A far distance spans between a windswept beach in Alaska and the hushed chambers of Congress in Washington, D.C.
Yet the two locales are linked by Congress’ recent and final passage of the Save Our Seas 2.0 legislation cosponsored by Alaska Sen. Dan Sullivan.
The legislation, which builds on the 2018 Save Our Seas Act’s focus on reducing marine debris, is now headed to the president’s desk for signature.
“Save Our Seas 2.0 is the most comprehensive marine debris legislation ever to pass Congress,” Sullivan said in a prepared statement on Dec. 1 after the Senate approved technical changes made by the U.S. House.
Sullivan cited bipartisan support for the bill, which was cosponsored in the Senate by Democrats Sheldon Whitehouse of Rhode Island and Bob Menendez of New Jersey. In the House, the legislation was cosponsored by Alaska Rep. Don Young and Democratic Rep. Suzanne Bonamici of Oregon.
“This proves that major bipartisan achievements on some of the biggest environmental challenges are possible,” Sullivan said. “The progress we have made over the past few years on the marine debris crisis, beginning with the original Save Our Seas Act, is historic and constitutes a whole-of-government approach to helping protect our pristine environment across the globe and, particularly, in Alaska, which has more coastline than the rest of the Lower 48 combined. I thank my colleagues in the House and Senate for coming together to clean up our oceans, spark innovation on managing plastic waste, and protect our fisheries and coastal communities.”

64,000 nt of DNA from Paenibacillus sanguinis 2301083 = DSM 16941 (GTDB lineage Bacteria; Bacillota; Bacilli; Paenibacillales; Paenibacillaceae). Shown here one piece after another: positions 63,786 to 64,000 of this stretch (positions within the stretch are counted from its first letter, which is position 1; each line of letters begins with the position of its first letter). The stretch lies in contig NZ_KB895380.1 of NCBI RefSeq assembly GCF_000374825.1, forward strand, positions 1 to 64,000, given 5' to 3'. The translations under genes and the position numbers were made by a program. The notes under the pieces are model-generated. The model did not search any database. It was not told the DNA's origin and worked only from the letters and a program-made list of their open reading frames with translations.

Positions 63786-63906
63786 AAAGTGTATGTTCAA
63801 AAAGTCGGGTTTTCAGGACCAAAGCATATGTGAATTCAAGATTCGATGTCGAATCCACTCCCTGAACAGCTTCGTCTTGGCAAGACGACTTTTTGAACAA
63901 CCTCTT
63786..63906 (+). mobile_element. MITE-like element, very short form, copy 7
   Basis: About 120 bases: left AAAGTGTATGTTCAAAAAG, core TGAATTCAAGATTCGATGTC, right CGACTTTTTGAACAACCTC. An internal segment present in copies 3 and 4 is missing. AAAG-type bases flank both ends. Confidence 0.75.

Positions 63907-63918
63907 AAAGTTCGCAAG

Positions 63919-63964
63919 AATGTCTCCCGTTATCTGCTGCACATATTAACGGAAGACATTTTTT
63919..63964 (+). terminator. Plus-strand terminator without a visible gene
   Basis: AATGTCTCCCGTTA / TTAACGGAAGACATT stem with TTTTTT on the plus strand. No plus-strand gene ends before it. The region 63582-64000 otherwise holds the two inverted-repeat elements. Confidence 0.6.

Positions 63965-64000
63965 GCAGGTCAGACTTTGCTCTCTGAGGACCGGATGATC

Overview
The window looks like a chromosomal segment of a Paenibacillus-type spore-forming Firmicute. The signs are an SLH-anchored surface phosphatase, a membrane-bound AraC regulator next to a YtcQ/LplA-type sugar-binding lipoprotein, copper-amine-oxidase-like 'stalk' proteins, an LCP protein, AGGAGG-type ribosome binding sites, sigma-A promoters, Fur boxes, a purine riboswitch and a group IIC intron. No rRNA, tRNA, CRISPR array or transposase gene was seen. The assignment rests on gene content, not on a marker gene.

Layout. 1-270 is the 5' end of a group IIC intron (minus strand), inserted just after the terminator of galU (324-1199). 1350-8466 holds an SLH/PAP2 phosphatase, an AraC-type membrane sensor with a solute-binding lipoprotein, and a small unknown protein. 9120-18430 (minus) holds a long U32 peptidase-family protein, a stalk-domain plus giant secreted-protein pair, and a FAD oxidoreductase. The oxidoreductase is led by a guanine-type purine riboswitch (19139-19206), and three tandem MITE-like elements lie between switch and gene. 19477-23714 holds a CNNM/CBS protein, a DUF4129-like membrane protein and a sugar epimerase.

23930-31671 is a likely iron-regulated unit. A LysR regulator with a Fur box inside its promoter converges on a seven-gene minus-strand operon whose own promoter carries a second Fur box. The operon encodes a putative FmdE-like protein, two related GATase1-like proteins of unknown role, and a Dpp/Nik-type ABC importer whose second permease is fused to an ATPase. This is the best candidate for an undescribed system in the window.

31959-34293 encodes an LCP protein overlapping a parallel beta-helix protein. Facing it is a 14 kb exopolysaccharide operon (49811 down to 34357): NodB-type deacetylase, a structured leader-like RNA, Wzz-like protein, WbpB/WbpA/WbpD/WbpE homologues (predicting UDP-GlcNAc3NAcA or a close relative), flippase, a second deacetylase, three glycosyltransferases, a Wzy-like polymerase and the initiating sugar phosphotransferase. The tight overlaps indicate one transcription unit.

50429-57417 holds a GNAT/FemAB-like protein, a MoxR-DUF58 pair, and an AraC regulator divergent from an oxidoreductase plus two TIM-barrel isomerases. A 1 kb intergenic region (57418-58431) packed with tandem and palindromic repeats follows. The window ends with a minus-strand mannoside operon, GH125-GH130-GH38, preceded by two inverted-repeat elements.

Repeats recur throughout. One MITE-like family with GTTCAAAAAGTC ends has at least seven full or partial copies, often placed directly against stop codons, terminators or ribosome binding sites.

Many residents of Ketchikan, Metlakatla and Prince of Wales Island have stood on a local beach, looked out across expanses of ocean water and marveled at the wonderful place in which we live. Then we’ve turned around and gazed into a tree line choked with jetsam and flotsam — much of plastic and all of it unwanted here.
If you were to pick up, say, 10 items of such marine debris from a local shore and trace those items back to their points of origin, you’d be describing a global supply chain of commerce; waste management systems or lack thereof; perhaps storms and shipping accidents; and a host of weather and tidal patterns.
A squad of local volunteers can tidy up a section of beach relatively quickly. Addressing the factors that result in an estimated 8 million metric tons of plastics — in addition to other types of debris — into the world’s oceans each year is a staggeringly complex task.
That’s where efforts such as the Save Our Seas 2.0 legislation come in. International in scope and aspirational in nature, Save Our Seas 2.0 could produce the strategies that will reduce the amount of material that becomes marine debris fouling our local beaches.
So, what will it actually do?
Sen. Menendez highlighted some aspects of the Save Our Seas 2.0 legislation during remarks Tuesday on the Senate floor
“It creates a new marine debris foundation,” Menendez said. “It creates a genius prize for innovation in trying to get rid of or reinvent or reimagine our plastic disposal system. It creates new research to tackle this issue. It focuses more ... directly on our international relations because so much of the marine plastic waste comes out of foreign shores and down foreign rivers. It also focuses on our domestic waste management program.
“This is a good step,” Menendez continued. “I have heard people say that 2.0 is not enough. Darn right it is not enough, but this is how you build momentum.”
We’ll take momentum. And the legislators will be prudent to monitor the systems they’ve established in Save Our Seas 2.0 to ensure that momentum produces results.
On the issue of marine debris, passing legislation is the easy part. The hard work is still ahead.